> <mailto:walter.bender at gmail.com>> wrote:
> As per the discussion in the last Suagr Labs Oversight Board
> Meeting, I had agreed to write a draft statement of goals for
> 2017. The document below includes feedback from Samson G. I
> hope this document can serve to revitalize our discussion from
> 2016 that never reached resolution.
> Sugar Labs Plans, Goals, Aspirations
> What is Sugar Labs?
> Sugar Labs creates, distributes, and maintains learning
> software for children. Our approach to learning is grounded in
> Constructionism, a pedagogy developed by Seymour Papert and
> his colleagues in the 1960s and 70s at MIT. Papert pioneered
> the use of the computer by children to help engage them in the
> “construction of knowledge.” His long-time colleague Cynthia
> Solomon expanded up his ideas by introducing the concept of
> engaging children in debugging as a pathway into
> problem-solving. Their 1971 paper, “Twenty things to do with a
> computer”, is arguably the genesis of contemporary movements
> such as the Maker Movement and Hour of Code.
> At the core of Constructionism is “learning through doing.” If
> you want more learning, you want more doing. At Sugar Labs we
> provide tools to promote doing. (We focus almost exclusively
> on tools, not instructional materials.) However, we go beyond
> “doing” by incorporating critical dialog and reflection into
> the Sugar learning environment, through mechanisms for
> collaboration, journaling, and portfolio.
> Sugar Labs is a spinoff of the One Laptop per Child (OLPC)
> project and consequently it has inherited many of its goals
> from that project. The goal of OLPC is to bring the ideas of
> Constructionism to scale in order to reach more children. A
> particular focus is on children in the developing world. In
> order to meet that goal, Sugar, which was originally developed
> for OLPC, was by necessity a small-footprint solution that
> required few resources in terms of CPU, memory, storage, or
> network connectivity. The major change on focus from the OLPC
> project is that Sugar Labs strives to make the Sugar desktop
> available to multiple platforms, not just the OLPC XO hardware.
> Who develops Sugar?
> Sugar Labs is a 100% volunteer effort (although we do
> occasionally raise money for paid student internships). Sugar
> development and maintenance is incumbent upon volunteers and
> hence we strive to provide as much control as possible to our
> community members, including our end-users. (In fact, one of
> our assertions is that by enabling our users to participate in
> the development of the tools that they use will lead to deeper
> engagement in their own learning.) Towards these ends, we
> chose the GPL as our primary license. It has been said of the
> GPL that it “restricts my right [as a developer] to restrict
> yours [as a user and potential developer]”, which seems ideal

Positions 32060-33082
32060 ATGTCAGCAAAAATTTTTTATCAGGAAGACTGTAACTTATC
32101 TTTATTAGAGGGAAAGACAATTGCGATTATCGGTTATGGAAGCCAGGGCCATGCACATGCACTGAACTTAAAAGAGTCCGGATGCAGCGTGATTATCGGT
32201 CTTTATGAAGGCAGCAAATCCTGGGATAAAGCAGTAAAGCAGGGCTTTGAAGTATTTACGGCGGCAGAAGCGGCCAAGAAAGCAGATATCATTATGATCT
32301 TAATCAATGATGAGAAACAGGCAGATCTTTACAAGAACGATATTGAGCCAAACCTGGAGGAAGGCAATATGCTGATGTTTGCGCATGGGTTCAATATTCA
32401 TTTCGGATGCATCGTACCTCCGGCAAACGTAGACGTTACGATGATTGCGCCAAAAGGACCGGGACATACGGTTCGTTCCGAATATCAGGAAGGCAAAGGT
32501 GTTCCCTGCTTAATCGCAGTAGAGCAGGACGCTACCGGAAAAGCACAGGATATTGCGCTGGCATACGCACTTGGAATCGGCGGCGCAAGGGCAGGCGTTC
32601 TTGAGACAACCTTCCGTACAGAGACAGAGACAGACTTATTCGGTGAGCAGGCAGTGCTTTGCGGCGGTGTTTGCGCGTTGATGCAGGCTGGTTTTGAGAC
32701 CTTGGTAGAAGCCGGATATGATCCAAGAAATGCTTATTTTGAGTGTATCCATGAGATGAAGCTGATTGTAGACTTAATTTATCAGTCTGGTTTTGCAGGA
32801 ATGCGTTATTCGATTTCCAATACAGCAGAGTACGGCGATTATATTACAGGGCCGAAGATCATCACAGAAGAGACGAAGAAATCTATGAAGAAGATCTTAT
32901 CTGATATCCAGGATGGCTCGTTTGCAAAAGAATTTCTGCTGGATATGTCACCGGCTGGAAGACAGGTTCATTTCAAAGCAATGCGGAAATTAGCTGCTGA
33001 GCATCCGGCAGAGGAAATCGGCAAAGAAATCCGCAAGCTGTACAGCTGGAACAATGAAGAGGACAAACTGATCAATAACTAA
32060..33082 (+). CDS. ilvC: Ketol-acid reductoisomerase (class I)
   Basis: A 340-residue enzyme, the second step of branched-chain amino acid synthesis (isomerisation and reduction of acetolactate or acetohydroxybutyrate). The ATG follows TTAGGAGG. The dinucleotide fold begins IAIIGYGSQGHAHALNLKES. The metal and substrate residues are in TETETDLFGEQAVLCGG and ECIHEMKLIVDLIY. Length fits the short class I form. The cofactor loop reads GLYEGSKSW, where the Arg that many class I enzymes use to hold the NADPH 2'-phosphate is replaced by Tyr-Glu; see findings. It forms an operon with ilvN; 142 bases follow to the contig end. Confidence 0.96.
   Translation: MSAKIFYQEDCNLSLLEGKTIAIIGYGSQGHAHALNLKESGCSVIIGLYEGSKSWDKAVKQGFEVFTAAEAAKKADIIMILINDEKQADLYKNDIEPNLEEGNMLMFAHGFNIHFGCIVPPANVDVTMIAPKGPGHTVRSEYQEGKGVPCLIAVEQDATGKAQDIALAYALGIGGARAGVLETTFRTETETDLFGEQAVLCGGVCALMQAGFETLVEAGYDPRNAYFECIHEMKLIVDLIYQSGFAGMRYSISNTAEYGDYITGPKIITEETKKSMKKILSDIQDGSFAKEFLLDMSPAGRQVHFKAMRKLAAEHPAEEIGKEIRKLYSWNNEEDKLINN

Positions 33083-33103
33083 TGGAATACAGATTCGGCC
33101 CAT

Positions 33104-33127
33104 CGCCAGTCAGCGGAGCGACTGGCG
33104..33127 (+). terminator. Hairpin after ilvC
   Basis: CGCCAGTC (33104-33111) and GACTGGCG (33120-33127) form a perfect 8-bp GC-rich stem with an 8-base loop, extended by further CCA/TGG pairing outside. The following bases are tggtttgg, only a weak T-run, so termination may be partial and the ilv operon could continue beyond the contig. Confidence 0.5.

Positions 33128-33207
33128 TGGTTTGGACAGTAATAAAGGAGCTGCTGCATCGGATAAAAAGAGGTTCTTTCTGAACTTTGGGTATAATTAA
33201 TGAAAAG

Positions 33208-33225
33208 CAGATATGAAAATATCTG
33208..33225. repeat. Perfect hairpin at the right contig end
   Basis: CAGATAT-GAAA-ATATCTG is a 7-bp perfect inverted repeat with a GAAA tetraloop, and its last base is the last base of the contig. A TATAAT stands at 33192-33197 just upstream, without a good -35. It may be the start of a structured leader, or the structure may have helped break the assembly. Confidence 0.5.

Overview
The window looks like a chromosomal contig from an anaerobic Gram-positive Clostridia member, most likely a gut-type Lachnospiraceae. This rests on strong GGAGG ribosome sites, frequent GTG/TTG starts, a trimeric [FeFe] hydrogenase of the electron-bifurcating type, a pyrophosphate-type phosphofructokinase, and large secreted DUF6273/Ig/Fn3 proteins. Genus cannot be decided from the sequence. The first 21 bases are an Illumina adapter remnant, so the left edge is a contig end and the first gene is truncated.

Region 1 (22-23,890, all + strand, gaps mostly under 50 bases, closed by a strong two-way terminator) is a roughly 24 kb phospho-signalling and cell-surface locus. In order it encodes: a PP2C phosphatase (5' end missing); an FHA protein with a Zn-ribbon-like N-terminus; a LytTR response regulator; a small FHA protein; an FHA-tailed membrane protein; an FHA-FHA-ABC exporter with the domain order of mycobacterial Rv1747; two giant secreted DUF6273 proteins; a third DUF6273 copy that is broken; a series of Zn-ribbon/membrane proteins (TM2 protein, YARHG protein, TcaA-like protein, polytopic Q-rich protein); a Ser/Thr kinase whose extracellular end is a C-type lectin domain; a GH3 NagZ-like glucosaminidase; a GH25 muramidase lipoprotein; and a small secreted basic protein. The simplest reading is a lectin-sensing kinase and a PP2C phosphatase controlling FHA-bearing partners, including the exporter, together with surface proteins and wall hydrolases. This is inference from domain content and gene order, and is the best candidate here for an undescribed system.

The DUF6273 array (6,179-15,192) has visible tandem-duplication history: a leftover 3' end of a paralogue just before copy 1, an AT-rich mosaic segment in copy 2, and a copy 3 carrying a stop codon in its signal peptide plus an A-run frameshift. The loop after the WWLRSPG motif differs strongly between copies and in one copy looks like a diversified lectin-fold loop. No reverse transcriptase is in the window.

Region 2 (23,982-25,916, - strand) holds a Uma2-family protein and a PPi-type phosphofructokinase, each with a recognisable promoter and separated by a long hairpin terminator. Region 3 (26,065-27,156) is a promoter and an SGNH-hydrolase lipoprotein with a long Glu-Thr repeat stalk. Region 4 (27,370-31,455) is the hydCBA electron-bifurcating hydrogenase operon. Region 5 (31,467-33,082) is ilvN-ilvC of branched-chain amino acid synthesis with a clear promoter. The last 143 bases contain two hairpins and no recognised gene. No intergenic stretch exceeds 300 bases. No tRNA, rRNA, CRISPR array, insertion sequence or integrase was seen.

> for a project that wants to engage a broad and diverse set of
> learners. But at Sugar Labs we go beyond the usual goals of
> FOSS: a license to make changes to the code is not enough to
> ensure that users make changes. We also strive to provide the
> means to make changes. Our success in this goal is best
> reflected in the number of patches we receive from our
> community. (We achieve this goal through providing access to
> source code and development tools within Sugar itself. We also
> actively participate in workshops and internship programs such
> as Google Summer of Code, Outreaching, and Google Code-In.)
> Who uses Sugar?
> Ultimately, our goal is to reach learners (and educators) with
> powerful tools and engage them in Constructionist learning.
> Currently we reach them in many ways: the majority of our
> users get the Sugar desktop preinstalled on OLPC XO hardware.
> We have a more modest set of users who get Sugar packaged in
> Fedora, Trisquel, Debian, Ubuntu, or other GNU/Linux
> platforms. Some users get Sugar on Live Media (i.e., Sugar on
> a Stick). Recently Sugarizer, a repackaging of some of the
> core Sugar ideas for the browser, has been finding its way to
> some users. There are also a number of Sugar activities that
> are popular outside of the context Sugar itself, for example,
> Turtle Blocks, which has wide-spread use in India. Harder to
> measure is the extent to which Sugar has influenced other
> providers of “educational” software. If the Sugar pedagogy is
> incorporated by others, that advances our goal.
> Who supports Sugar?
> When we first created Sugar Labs, we envisioned “Local
> Labs”—hence the name “Sugar Labs”, plural—that would provide
> local support in terms of local-language support, training,
> curriculum development, and customizations. This model has not
> ever gained the scale and depth envisioned (we can debate the